I write this travelling on a train back from London. In fact, I am travelling home to the South West of the UK via a circuitous route round some delightful southern stations and train lines because, believe it or not, the rail company that services Chippenham (where WDCS UK is based) charges over one hundred pounds to travel the 100 odd miles into London and the 100 miles back. Going south and making a few changes (through some beautiful countryside by the way) is just £26 today. It’s a little longer, but you usually can get a seat and, today, I have even got a table and can work and write.
But whilst I often complain about our overpriced railways in the UK, I simply illustrated it on this occasion because it gives me the time to write this for the WDCS blog. I wanted to pick up on something Lindsay wrote a few weeks back about the role of the ngos, government and conservation.
Someone recently suggested to me something about the IWC that got me thinking - and then got me worried. The person, who shall remain nameless, suggested that the IWC would be a better place if countries were allowed to get on with their decisions in private, and that non-governmental organisations should possibly not be allowed access (or at least limited in their access) to the civil servants that were involved in whaling negotiations. The argument (espoused previously by some pro-whaling interests) goes something like, ‘the civil servants will get on with the job much better if left alone and not hassled by the ngos’.
I am not sure if the individual extends this analysis to other areas such as journalism, when considering who should be excluded, but doesn’t the concept of accountability and transparency go to the heart of the issue here?
We have unelected civil servants (some of whom I think are very good by the way) who are accountable to elected officials, but can operate with quite some freedom at these meetings of the IWC. So should they be allowed to operate away from the prying eyes of the public? Because that’s what excluding such scrutiny means, - away from the eyes of the public those who wish to decide in secret should be allowed to ‘trade’ issues. The US Government for instance is always thrown into turmoil when it’s attempting to get IWC approval for its indigenous people’s hunt of Bowhead. The US tends to ‘wobble’ in its opposition to commercial whaling at such times and ends up being under enormous pressure to offer the commercial whalers concessions if they do not oppose the quota. The pro-whalers, of course, know this game and use the opportunity to their advantage.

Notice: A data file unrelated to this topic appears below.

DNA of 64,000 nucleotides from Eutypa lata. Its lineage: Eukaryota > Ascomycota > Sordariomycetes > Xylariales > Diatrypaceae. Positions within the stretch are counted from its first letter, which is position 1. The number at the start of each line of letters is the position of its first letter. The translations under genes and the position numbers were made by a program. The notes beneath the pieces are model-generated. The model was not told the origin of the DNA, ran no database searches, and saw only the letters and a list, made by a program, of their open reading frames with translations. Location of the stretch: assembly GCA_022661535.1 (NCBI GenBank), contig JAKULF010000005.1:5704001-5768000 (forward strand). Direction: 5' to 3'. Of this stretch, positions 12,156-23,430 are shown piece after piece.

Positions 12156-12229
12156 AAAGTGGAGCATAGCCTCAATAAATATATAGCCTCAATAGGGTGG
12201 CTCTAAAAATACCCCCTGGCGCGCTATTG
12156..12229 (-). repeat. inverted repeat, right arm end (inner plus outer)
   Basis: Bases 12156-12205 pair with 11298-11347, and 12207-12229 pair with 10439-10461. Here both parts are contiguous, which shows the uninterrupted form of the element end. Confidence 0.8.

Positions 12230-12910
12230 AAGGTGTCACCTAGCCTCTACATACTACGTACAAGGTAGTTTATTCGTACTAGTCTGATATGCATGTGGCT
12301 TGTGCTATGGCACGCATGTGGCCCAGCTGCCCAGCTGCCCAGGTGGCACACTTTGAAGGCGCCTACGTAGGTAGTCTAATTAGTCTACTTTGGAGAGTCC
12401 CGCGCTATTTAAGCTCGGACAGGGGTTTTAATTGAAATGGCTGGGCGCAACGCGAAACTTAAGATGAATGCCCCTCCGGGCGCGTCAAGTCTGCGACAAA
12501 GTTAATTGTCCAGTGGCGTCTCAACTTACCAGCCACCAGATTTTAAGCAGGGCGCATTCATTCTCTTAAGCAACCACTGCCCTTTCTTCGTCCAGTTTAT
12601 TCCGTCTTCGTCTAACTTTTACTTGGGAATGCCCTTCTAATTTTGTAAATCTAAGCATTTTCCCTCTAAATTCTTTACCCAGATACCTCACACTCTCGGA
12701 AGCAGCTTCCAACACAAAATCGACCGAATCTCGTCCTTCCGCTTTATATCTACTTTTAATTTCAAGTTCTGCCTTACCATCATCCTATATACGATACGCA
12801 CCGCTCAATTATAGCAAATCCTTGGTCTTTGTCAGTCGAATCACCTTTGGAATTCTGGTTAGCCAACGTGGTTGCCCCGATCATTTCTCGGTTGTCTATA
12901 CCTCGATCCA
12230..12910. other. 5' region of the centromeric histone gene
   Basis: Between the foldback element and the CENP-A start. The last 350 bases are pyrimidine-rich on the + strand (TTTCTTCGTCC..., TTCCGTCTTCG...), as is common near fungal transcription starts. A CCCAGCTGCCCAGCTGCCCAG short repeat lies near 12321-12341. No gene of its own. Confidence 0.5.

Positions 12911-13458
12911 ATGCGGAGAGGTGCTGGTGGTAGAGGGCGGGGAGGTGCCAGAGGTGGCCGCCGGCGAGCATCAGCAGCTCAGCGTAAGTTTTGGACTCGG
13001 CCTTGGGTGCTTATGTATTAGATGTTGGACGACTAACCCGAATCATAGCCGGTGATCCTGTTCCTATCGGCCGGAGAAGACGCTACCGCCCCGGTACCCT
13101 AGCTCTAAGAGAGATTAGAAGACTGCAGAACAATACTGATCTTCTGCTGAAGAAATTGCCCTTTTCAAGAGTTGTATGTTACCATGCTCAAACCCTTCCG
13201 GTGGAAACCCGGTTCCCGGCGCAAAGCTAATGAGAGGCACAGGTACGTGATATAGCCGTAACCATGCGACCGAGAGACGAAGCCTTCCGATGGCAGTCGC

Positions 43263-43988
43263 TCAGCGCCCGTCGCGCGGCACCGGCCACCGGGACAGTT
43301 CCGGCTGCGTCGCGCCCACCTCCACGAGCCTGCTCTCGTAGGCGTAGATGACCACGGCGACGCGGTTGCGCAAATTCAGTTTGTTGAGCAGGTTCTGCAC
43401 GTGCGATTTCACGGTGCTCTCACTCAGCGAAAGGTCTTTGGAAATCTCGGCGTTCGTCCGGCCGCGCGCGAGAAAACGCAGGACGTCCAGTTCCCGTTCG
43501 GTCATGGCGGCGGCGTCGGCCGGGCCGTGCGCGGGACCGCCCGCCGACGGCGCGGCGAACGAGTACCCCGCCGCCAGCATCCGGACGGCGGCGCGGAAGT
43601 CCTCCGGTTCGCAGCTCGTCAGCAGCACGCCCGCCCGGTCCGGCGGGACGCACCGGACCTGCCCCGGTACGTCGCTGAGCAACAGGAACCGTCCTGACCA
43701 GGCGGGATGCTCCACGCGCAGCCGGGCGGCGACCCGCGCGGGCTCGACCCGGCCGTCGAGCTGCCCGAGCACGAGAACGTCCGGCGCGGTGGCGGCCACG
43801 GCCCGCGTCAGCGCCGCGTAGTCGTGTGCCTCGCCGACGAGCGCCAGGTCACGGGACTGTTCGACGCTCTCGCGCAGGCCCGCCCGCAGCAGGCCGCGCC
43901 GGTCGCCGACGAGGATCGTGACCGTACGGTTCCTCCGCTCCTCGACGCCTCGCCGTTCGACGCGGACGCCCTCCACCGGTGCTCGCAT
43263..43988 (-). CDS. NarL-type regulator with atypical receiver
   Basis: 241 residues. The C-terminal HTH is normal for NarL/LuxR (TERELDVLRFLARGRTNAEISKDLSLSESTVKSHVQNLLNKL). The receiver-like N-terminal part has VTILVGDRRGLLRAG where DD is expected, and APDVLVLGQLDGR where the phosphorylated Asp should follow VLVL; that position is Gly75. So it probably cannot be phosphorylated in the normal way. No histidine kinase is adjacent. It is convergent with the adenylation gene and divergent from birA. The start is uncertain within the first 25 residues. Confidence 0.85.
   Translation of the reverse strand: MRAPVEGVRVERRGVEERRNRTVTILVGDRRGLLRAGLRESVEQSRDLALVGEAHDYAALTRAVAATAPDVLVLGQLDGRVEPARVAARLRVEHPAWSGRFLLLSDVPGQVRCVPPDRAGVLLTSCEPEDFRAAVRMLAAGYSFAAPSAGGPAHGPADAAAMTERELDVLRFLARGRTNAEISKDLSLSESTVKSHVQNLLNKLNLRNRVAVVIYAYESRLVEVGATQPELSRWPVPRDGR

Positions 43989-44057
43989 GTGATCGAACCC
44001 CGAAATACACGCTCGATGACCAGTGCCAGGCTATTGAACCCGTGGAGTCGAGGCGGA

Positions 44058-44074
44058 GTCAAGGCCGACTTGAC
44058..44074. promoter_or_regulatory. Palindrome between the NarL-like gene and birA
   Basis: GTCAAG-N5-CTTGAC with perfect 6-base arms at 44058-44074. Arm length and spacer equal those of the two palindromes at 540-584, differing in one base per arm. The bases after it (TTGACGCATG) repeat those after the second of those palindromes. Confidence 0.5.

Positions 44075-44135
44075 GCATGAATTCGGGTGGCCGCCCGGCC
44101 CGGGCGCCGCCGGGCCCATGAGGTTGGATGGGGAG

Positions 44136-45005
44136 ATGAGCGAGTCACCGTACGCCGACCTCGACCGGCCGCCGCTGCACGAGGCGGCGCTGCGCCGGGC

Well call me old fashioned, but I happen to be a democrat in, I hope, the purest sense (and non-political sense) of the word, and I believe that the role of NGOs is to act as an expression of will of a part of the population (those with an interest in the subject at hand) to ensure that governments and unelected civil servants are doing what the public want. Before any one says NGOs are unelected, that’s true, but we are ‘elected’ every time someone decides to trust us with the resources to do the job we do.
So to propose that NGOs should be excluded (as I say, something pro-whaling interests have often suggested) cuts to the heart of how democracy works. NGOs not only help governments with the raw and processed information they require to decide their positions in a complex environment, but also NGOs act as the force for accountability that all officialdom should be held to. I believe that different people can have a duality of views about an issue, but please don’t tell me that conservation is served by secrecy and closed room deals. Its not democracy in action and it certainly is not what drives any pursuit of truth.